This time, I read the Dialogue on Happiness, or De Beata Vita. It is an discussion between Augustine and some of his friends. The transcript of the dialogue was sent to another friend who was not present. The theme of this dialogue is the acquisition of happiness, which is what everyone wants. For Augustine, one must be wise to be happy. But, as a Christian, he will say that the true wisdom is Christ. So, you already know how the dialogue will end. As far as possible, I try to interpret Augustine’s advice in a secular sense too, so that the advice I find can also serve those who are not Christians.
It is safer to trust the one who teaches than the one who commands.
Augustine says this in the introduction to the work, a letter that precedes the transcription of the dialogue, sent to the friend who was absent from the discussion. He says this while reflecting on his past as a Manichean and then as a skeptic. This advice is very valid today, particularly in Brazil and the United States, two countries where politics (who commands) and science (who teaches) are in open conflict, when it comes to the subject of covid-19. The boss does not always know what he is talking about and may be acting with the wrong motivations. But he who teaches knows what he is teaching and can prove that he is the one who is right. Of course, Augustine was not thinking about this problem (covid-19) when he wrote that it is safer to trust those who teach than those who command, but if he were alive today, he would probably use that phrase in that sense as well.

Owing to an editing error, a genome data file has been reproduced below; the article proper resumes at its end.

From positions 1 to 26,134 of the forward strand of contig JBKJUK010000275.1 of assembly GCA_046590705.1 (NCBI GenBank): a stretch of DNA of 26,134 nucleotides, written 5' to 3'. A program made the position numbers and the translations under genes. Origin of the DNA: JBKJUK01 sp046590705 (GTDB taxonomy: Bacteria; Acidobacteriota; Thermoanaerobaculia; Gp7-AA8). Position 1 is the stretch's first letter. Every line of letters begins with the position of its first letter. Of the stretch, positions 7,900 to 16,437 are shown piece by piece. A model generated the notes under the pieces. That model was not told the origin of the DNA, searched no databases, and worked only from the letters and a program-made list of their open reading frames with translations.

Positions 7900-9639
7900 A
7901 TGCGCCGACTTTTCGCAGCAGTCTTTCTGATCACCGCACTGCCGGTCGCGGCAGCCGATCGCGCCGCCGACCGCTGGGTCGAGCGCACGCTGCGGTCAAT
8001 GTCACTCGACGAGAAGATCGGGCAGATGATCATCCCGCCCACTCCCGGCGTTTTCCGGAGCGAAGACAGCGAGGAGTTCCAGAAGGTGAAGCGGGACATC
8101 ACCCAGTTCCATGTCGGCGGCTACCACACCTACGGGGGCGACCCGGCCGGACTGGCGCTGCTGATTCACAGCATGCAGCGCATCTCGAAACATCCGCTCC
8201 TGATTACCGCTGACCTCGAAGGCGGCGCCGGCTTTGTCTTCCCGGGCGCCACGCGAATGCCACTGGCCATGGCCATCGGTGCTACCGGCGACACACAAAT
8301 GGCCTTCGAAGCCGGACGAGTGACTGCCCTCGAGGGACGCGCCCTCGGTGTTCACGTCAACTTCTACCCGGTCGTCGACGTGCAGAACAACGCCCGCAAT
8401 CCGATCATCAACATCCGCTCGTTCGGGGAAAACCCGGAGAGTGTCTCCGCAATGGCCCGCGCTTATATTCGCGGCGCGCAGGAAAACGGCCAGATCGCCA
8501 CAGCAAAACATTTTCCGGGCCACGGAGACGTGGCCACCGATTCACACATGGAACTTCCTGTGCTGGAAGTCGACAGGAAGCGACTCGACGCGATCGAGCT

To be happy, you must have what you want, as long as it is good, and you must not fear losing it.
As Epicurus says, happiness is the state in which all needs are met. In a nutshell, happiness having nothing to complain about. When something is missing, the person cannot say that he is totally happy. On the other hand, those who have what they want can still fear losing what they have acquired. Now, those who fear are not happy, because they lack security in the things they have. Furthermore, if you want something bad and get something bad, you can expect to be harmed by what you wanted. Therefore, says Augustine, happiness lies in the fulfillment of good wishes that are not transitory. He will say that such happiness is the possession of God. But, for those who are not in tune with religion, this advice can be adapted to reflect the accomplishment of any good goal that cannot be undone later.
You can’t be happy being stupid. You have to be wise to be happy.
Identifying which desires are worth fulfilling requires wisdom. Even for transitory goods, it takes wisdom to maintain what you have acquired. Anyone who is stupid ends up unable to maintain the good goals that were achieved. Or he might achieve goals that are regarded as good, but that actually are not. Because of this, it is not possible to be happy without being wise.